The End of Electronic Ambulance Chasing

The End of Electronic Ambulance Chasing

For Immediate Release:

WASHINGTON STATE – In a federal class-action lawsuit filed by attorneys James R. Sweetser and Thomas Jarrard, of Spokane Washington, the motion for a preliminary injunction was granted by United States District Judge Rosanna Malouf Peterson. The Chief of the Washington State Patrol has been restrained from releasing the addresses, driver license numbers, dates of birth, sex, height, and weight of car accident victims in violation of the Driver’s Privacy Protection Act.

James R. Sweetser, the former elected Spokane County Prosecutor, provided evidence that the State Patrol systematically sells personal information on collision reports to third parties for purposes that would not be permitted under the DPPA.

To obtain the Preliminary Injunction, Sweetser had to prove that the underlying lawsuit is likely to succeed, that irreparable harm is likely to occur without the preliminary injunction, and that halting the WSP’s unlawful disclosures immediately is in the public interest. It also required that potential injury to citizens caused by unlawful disclosure outweighs any potential damage from halting them.

Judge Rosanna Malouf Peterson did not mince words when ruling that the high standards had been met. She emphasized the egregious risks to the public when personal information in traffic collision reports is distributed for any nefarious purpose:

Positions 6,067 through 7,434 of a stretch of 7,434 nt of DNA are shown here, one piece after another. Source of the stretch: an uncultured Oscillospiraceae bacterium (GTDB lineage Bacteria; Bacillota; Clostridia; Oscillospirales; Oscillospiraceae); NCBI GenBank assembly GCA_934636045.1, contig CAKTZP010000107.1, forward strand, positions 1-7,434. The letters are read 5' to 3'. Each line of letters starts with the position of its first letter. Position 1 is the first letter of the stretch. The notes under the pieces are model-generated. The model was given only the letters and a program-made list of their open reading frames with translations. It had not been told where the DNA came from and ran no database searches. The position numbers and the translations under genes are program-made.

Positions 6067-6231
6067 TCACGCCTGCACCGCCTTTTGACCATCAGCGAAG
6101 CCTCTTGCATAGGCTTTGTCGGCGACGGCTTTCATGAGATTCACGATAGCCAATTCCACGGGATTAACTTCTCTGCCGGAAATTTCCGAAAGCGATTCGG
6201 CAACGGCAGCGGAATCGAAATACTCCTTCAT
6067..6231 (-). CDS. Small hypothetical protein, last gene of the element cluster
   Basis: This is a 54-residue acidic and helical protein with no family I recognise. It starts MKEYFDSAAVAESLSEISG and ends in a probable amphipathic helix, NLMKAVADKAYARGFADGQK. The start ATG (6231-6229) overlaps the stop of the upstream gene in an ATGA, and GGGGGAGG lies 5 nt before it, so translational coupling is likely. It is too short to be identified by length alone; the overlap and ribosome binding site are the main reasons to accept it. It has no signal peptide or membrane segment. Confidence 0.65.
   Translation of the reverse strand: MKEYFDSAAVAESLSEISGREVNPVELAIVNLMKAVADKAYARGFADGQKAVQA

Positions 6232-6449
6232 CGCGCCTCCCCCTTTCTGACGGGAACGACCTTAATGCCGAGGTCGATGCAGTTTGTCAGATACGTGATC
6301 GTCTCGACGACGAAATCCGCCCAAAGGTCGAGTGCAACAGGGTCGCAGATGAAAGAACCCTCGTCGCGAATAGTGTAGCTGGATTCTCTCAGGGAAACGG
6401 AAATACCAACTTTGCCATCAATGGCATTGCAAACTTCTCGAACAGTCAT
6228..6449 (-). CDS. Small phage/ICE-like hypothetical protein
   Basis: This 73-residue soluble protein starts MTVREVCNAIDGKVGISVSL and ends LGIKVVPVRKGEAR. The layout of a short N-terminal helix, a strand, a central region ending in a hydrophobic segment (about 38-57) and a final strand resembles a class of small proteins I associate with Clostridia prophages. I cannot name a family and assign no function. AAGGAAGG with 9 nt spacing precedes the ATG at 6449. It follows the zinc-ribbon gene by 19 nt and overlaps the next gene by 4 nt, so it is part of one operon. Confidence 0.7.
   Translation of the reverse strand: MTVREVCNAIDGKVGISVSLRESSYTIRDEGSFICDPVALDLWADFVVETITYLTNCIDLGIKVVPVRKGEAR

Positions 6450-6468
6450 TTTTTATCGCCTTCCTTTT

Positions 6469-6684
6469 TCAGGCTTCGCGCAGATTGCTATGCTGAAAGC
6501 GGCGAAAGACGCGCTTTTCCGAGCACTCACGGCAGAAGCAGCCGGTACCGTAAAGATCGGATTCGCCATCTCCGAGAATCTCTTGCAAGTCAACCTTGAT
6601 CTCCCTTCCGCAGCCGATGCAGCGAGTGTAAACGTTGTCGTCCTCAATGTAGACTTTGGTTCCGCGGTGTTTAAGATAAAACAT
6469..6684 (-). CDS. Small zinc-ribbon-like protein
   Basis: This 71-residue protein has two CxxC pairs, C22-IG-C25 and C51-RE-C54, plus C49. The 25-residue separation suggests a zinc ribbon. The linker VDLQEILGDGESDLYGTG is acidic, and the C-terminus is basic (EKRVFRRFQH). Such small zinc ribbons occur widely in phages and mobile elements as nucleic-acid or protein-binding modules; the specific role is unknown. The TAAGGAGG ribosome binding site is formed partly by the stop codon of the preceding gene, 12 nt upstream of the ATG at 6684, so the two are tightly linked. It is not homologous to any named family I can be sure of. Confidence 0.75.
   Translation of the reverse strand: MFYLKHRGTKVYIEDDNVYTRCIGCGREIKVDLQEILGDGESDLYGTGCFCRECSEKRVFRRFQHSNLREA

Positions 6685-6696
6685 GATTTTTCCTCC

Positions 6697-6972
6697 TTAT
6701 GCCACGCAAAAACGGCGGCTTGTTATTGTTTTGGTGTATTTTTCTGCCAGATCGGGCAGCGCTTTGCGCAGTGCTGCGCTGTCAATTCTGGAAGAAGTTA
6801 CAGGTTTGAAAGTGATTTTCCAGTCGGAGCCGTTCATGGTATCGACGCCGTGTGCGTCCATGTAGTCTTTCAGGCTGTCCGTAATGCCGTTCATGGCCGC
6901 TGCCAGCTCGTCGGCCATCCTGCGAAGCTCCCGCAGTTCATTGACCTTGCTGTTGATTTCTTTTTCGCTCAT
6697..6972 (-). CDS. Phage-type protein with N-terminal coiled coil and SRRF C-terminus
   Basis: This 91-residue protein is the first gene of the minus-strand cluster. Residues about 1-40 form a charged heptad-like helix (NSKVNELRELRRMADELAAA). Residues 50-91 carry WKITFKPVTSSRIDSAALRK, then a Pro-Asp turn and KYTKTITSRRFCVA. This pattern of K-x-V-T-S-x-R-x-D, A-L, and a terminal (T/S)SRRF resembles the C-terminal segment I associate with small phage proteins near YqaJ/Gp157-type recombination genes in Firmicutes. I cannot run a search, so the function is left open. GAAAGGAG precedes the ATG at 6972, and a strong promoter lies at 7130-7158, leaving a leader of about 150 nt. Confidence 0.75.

“In the age of the internet, when information is made public quickly and without borders, it is nearly impossible to contain an impermissible disclosure after the fact, as information can live on in perpetuity in the ether to be shared for any number of deviant purposes.”

“[T]he WSP’s current practice of selling un-redacted collision reports could needlessly expose individuals who have been in automobile accidents in Washington to having their private information compromised…There appears to be no valid governmental purpose that is furthered by indiscriminately providing collision reports that display private individuals’ personal information…

[T]he hardships imposed on individuals whose information is disclosed on collision reports are far-ranging and significant… the public has a vital interest in the protection of personal information and in preventing it from being sold indiscriminately to anyone...”

Jade Wilcox, the lead plaintiff, responded to the news: “I am very pleased that our personal information will be secure and that our privacy will be protected. I did not consent to release my personal information to the world just because I was in a collision. I am very happy that others will not have to worry about the ramifications going forward.”

James R. Sweetser issued the following statement: “When a government official decides to sell citizens’ most sensitive personal information in contravention of federal law, it exposes all citizens in Washington state to stalking, identity theft, and harassment by mass marketers. Today I am proud the first steps necessary to end the practice of harvesting names, addresses and telephone numbers from collision reports has taken place. It has been a long journey to get to this point. History proves that when the federal Drivers Privacy Protection Act is not followed citizens are at risk of identity theft, stalking, and even murder. The protection of the people is more important than profit.”

The order will go into effect in 14 days, on June 23 2017.

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